Insurance companies will cover just about anything, but no legitimate insurer has come up with a plan to pay off your traffic tickets, mostly because that might seem like the insurer is tacitly encouraging illegal behavior. But that hasn’t stopped a handful of businesses from popping up, offering to reimburse you for traffic and parking tickets in exchange for a monthly fee. [More]
Red-light cameras — those automated devices that snap photos of drivers caught zipping illegally through an intersection — are a hot-button topic across the country, as cash-strapped governments employ them as a cost-effective way to bring in revenue while opponents claim they are often inaccurate. One New Jersey lawmaker says he has definitive video proof that some traffic lights are rigged to snag a higher number of drivers on camera, but the maker of the cameras says the video actually proves just the opposite. [More]
As we’ve seen in previous stories, cameras intended to catch speeders and red-light violators are not perfect, and now a state lawmaker in Maryland believes that the makers of these devices need to be held financially accountable for each instance in which a driver is incorrectly ticketed. [More]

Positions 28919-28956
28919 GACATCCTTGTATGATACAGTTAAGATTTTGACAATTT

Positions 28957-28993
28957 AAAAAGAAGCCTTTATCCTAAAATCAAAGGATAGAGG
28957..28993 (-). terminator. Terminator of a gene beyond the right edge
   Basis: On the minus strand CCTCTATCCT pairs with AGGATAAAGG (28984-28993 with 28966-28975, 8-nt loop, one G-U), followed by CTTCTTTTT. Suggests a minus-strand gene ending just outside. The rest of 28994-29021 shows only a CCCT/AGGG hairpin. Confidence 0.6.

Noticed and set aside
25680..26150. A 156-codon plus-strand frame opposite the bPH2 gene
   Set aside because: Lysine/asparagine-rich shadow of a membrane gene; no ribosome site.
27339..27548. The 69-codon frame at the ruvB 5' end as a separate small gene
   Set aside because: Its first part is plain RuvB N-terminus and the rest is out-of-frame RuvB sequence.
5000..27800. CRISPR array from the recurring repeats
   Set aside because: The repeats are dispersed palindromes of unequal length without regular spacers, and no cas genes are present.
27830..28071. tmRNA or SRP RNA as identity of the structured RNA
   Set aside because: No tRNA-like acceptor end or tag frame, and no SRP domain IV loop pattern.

Municipalities around the country are turning to red-light cameras as a way to bring in traffic violation revenue while freeing up police officers to do other things. Of course, these devices are far from perfect, especially in the dark. But the process of convincing authorities that it couldn’t have been your car in the photo is sometimes more of a hassle than just paying the ticket.
We’re all familiar with traffic cam footage being used in local news highlights of rain-slicked roads or cars drifting through snowy intersections, but one of the country’s biggest suppliers of red light traffic cameras has been posting collections of crash clips on YouTube to show how dangerous running a red light can be.